JAMESTOWN -- The annual Jamestown Lecture Series, featuring three lectures presented by APVA Preservation Virginia, will open with "The Buried Truth," by Dr. William Kelso, director of archaeology at Historic Jamestowne, Tuesday, November 14 at 7 p.m. in the Kimball Theater in Williamsburg.
Kelso will reveal the amazing discoveries and insights from this season's excavation at the 1607 James Fort site, including an incredible cache of artifacts recovered this fall from a 400-year-old well. Rare objects preserved by the watery well environment included a 17th-century Scottish snaphaunce pistol, a halberd with the crest of Lord de la Warr, intact leather shoes and a treasure trove of organic material
that will help define the state of the environment when the colonists arrived in 1607.
He'll also discuss how archaeologists are piecing together clues about the surprisingly complex architecture that developed within the fort during the first few years of the settlement, and other new insights from 13 years of excavation at the site.
Signed copies of his recently published hardback book, Jamestown, The Buried Truth
, will also be available. Author Patricia Cornwell says, "The unearthing of Jamestown is truly the autopsy of America, an amazing dissection and reconstruction of four-hundred-year-old artifacts and human remains that reveal how the first settlers spent their days, how they lived and died, and what they accomplished and suffered. Without chief archaeologist William Kelso's almost mystical vision that the original site still existed and his persistence against all odds to unearth it, we would have little to rely on but legend to tell us how modern America began. Jamestown, the Buried Truth is brilliantly written, a story and adventure unlike any other that will forever change the way we think about what happened when John Smith and his brave followers sailed to Virginia in 1607 and established the first permanent English settlement."
All lectures will be held at the Kimball Theater, Merchants Square, in Williamsburg at 7 p.m., November 14 and 28, and December 12. Tickets are $9 per lecture or $25 for the series. Advance purchase is recommended. Tickets may be purchased online through our museum store
or over the phone. Call 757-229-0412 or e-mail email@example.com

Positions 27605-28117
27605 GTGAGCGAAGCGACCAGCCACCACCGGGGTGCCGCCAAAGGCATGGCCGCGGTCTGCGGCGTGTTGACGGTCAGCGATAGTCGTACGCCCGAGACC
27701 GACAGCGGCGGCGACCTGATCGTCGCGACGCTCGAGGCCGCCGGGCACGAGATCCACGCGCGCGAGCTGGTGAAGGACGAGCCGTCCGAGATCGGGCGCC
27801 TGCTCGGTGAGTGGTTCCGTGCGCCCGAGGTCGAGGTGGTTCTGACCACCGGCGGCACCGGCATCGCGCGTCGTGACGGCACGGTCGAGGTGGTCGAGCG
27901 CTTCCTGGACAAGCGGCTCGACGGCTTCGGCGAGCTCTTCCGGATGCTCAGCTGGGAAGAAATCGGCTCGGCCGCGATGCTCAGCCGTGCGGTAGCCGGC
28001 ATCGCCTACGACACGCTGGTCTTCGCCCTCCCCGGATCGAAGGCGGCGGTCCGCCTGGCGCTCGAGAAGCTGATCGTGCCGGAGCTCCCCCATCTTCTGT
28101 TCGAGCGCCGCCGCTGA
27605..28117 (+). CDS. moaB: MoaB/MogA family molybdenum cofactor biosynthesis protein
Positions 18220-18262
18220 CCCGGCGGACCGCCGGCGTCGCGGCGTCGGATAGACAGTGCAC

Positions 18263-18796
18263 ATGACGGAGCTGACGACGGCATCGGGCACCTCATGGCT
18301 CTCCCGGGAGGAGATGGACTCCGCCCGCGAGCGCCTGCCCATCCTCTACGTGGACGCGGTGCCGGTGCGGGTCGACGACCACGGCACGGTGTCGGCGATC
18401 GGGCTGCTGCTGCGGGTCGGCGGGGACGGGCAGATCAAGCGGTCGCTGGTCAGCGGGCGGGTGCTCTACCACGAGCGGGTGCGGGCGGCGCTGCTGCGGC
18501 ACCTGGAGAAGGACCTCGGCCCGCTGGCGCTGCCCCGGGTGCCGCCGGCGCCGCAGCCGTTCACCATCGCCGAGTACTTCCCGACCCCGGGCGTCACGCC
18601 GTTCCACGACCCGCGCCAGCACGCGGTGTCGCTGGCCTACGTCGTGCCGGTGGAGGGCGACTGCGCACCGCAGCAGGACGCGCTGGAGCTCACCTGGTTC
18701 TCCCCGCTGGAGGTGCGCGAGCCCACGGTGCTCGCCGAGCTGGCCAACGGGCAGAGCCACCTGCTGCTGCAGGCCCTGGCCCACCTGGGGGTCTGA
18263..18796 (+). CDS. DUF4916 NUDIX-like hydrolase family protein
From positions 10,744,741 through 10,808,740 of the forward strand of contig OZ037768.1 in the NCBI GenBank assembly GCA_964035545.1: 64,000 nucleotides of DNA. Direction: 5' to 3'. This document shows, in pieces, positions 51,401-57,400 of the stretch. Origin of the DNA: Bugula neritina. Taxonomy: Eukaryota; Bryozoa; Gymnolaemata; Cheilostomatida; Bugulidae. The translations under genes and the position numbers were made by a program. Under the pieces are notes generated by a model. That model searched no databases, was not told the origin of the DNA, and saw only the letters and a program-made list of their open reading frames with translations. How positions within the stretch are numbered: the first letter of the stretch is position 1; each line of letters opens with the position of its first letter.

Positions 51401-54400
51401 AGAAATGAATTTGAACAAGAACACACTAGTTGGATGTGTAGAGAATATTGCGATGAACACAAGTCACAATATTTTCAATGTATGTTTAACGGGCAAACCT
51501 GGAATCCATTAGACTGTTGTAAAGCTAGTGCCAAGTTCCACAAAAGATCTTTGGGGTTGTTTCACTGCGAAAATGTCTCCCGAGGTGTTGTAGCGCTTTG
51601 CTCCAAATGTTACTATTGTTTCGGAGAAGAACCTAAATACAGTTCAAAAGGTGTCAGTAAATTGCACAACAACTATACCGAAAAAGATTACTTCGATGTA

for more information.
Other lectures in the series include:
LOST: Jamestown, Nevis, West Indies
Dr. Carter Hudgins
Hofer Distinguished Professor
University of Mary Washington
Not many years after the Virginia-bound expedition debated where they would hang John Smith, other colonists returned to the small Caribbean island of Nevis. They named the port in the northwest of the island, Jamestown. In 1690, a tsunami smashed the port, sweeping away the inhabitants of the town and leveling its buildings. Jamestown was lost. Archaeologists working on Nevis have delineated the boundaries of the town and recovered evidence of its rise and fall. The emerging images provide interesting contrasts to what archaeologists have learned about shape and substance of everyday life in the 17th-century Chesapeake.
British Settlement of Barbados in 1627
Dr. Frederick Smith
Department of Anthropology
College of William and Mary
In 1627, Britain established the first settlement on Barbados. Some of the first Barbadians, many of them peasants and indentured laborers from England, hoped to mirror the success in the Chesapeake. They experimented with cash crops, including tobacco, in imitation of their North American counterparts. Yet, the Barbadians were forced by necessity to explore alternatives. In the 1640s, after nearly two decades of economic stagnation, stemming in part from their inability to compete with the Chesapeake for a substantial share of the tobacco market, they embraced sugarcane and transformed their Chesapeake-like society into an economic machine that would stand unrivaled against any other New World colony during the 17th century. Archaeology at early 17th century sites in Bridgetown and Holetown, two urban centers in Barbados, highlight the role of Barbados in the emerging Atlantic World and underscore the challenges that early settlers faced on this wild and unruly colonial Caribbean frontier.
APVA Preservation Virginia is the oldest statewide historical preservation organization in the nation, dedicated to preserving and interpreting Virginia's history. The need to save Jamestown Island and other threatened historic properties was the reason the organization was founded in 1889. APVA Preservation Virginia currently owns or manages over 30 historic properties throughout the Commonwealth including Historic Jamestowne. APVA Preservation Virginia also administers the state's Revolving Fund for Historic Properties to facilitate the identification and preservation of endangered historic properties.